Author: Robert Yost, CEO and President, American Wind
8 Jan 2019
In 2011, disaster struck the Tennessee Valley as one of the worst tornado outbreaks ever recorded caused widespread power outages. The source of the power loss was not the destruction of generation plants, but rather the obliteration of the vast network that transports energy across the valley. More than 300 power transmission towers – supporting around 100 transmission lines – were destroyed by the storm.
After this catastrophe, it became obvious there was a need for a new power source that could replace this long-standing infrastructure and bring power production closer to the customer. It was my wife, Shirley, who helped me see what we needed to do.
In the aftermath of the April 2011 Super Outbreak, Shirley and I were sitting on our back deck. No one in the North Alabama area had power, but some of us were lucky enough to have generators to run a few appliances in our houses, such as freezers and water heaters.
By developing a turbine that is modular, you can increase or decrease the number of turbines being used to fit individual needs
While sitting there, Shirley noticed a large fan that we often use outside to keep cool during the hot summer months. It was just blowing in the breeze. She turned to me and asked a simple question: “Why can’t we power the house with that?” And the rest, they say, is history.
Starting from scratch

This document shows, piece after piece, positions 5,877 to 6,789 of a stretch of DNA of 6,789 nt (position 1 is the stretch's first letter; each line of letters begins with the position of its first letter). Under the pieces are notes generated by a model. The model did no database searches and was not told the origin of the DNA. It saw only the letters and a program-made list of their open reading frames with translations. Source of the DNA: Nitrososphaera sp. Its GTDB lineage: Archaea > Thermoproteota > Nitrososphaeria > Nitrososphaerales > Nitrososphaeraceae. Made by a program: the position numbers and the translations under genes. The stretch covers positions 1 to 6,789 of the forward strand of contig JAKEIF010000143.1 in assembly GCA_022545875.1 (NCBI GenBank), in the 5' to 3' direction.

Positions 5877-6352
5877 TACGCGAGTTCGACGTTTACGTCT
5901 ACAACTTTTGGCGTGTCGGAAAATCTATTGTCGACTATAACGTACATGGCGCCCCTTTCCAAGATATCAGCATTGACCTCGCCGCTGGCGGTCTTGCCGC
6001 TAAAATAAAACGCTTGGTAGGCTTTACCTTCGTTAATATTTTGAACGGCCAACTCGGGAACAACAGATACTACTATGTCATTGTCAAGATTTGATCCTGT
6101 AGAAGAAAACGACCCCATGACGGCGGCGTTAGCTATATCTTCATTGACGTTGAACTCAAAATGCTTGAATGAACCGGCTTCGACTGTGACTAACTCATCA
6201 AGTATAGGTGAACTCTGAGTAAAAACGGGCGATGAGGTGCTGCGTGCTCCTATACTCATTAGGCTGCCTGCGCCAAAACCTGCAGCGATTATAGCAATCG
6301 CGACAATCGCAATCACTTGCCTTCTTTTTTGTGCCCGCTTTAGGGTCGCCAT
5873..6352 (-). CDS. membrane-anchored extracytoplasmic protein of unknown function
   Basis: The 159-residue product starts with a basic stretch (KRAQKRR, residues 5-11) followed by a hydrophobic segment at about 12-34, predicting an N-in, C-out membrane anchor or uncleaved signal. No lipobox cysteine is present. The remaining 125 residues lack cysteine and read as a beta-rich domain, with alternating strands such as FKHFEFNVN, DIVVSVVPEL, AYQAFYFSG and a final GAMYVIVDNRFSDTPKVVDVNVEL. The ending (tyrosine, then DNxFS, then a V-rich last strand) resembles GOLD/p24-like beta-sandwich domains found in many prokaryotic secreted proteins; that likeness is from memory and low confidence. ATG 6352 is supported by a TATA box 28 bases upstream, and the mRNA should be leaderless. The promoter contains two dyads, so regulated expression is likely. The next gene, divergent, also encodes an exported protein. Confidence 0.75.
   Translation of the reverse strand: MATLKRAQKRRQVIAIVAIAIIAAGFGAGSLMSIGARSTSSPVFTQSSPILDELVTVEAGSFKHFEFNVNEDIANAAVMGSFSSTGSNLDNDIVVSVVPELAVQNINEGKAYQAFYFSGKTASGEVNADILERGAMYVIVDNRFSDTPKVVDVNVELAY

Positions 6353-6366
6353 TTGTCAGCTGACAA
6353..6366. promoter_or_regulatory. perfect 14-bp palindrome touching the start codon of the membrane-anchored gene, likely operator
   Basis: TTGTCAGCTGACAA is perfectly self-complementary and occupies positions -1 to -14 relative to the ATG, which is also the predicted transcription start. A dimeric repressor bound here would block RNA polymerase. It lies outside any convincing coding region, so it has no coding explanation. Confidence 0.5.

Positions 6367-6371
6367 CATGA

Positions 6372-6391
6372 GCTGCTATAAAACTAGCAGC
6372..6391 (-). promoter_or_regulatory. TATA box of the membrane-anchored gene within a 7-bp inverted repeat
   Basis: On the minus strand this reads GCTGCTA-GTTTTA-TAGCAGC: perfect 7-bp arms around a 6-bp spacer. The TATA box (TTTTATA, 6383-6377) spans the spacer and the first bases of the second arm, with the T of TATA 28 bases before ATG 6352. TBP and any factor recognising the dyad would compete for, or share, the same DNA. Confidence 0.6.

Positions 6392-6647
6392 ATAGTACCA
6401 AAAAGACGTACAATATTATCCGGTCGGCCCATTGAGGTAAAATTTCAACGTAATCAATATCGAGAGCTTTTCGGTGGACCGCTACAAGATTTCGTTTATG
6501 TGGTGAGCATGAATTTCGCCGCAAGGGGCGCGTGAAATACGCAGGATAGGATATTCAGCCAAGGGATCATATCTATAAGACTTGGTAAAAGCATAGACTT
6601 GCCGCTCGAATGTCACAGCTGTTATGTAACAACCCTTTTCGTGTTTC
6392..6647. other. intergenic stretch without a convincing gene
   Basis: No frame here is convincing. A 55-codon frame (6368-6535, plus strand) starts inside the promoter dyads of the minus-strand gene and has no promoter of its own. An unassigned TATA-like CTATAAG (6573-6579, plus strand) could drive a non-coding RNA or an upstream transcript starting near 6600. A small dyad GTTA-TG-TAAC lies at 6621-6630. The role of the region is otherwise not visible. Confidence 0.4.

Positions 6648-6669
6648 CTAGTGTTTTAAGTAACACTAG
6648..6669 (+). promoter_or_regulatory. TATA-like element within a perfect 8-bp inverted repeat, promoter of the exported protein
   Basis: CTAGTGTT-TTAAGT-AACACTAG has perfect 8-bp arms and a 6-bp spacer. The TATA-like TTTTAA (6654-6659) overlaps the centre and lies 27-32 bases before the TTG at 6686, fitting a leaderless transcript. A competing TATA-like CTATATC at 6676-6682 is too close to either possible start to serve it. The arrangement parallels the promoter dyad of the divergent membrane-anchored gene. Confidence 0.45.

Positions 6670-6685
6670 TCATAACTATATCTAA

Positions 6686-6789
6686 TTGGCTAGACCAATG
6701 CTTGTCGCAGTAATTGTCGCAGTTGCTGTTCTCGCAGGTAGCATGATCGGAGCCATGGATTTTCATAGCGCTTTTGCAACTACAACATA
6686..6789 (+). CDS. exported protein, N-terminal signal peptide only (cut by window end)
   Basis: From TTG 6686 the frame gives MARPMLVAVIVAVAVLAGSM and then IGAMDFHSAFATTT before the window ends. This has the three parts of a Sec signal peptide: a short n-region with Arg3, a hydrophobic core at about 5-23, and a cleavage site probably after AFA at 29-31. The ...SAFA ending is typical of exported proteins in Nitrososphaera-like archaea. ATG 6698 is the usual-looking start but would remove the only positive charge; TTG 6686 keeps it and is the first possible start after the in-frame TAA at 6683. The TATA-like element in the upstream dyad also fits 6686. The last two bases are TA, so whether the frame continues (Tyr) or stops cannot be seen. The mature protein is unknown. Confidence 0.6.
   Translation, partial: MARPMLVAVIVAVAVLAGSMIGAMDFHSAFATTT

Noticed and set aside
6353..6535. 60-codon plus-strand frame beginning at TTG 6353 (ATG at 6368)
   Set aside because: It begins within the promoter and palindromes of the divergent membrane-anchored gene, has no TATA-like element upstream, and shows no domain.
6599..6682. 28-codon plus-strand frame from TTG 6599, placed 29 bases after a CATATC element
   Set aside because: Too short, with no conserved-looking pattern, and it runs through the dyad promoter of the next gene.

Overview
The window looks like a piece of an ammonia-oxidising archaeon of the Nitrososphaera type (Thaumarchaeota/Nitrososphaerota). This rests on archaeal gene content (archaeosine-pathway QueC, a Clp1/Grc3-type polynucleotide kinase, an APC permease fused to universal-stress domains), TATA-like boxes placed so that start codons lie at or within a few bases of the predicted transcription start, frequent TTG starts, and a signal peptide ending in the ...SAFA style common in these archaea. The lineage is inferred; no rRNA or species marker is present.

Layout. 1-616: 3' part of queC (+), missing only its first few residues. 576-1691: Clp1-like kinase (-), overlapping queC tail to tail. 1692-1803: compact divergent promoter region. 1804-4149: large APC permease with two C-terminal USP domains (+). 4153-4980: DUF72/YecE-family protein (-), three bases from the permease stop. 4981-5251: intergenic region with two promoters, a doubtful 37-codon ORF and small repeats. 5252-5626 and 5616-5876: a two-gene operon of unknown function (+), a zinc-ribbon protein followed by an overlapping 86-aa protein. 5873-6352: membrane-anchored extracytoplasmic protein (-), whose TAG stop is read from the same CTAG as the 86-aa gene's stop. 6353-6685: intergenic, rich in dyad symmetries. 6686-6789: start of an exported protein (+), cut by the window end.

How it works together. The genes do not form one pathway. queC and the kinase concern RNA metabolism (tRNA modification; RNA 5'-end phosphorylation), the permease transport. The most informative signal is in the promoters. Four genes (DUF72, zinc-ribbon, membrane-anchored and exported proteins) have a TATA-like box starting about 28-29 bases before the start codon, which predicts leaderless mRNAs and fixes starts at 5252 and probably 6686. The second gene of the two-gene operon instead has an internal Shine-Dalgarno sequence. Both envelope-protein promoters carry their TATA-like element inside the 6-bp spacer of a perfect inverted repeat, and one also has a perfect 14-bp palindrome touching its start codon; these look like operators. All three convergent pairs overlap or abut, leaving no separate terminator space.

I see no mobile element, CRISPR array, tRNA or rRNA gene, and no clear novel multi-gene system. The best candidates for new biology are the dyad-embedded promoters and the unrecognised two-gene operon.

When designing our technology, we knew the main goal was to bring power to the people – literally, to bring energy closer to where people live. To do this, we had to rethink all of the work that had previously been done with traditional wind turbines. The technology was simply too large.
Humanity has been able to store energy captured from the wind since 1887, but it wasn’t until Albert Betz wrote a paper establishing the Betz limit – the theoretical maximum efficiency a wind turbine can achieve – that the design we know today was popularised. Since then, however, wind technology has not progressed much. Just imagine if Henry Ford had written a paper on how to build a car, and then all Ford Motor Company did over the next century was make it bigger.
That’s why, instead of looking at how turbines were already being built, we asked ourselves: how should we build a turbine? That fundamental question has allowed us to look at things differently. I quickly realised that a system of turbines should be used in place of one large one, much in the same way that solar panels are utilised. As such, we developed the MicroCube, which can be used to form larger systems known as WindWalls.
This is the clever bit: by creating WindWalls, we focus on surface area rather than ‘swept area’, which measures the circumference of the turbine’s blades. While this may seem like a small difference, it has a massive impact. To increase the swept area of a single turbine, for instance, you must make that turbine bigger, which increases the number of mechanical losses in the system.
In order to increase the surface area, however, you simply need to add more MicroCubes to the WindWall. As a result, you get an increase in power relative to the increase in surface area, incurring minimal losses. In many cases, you even see a net gain in performance.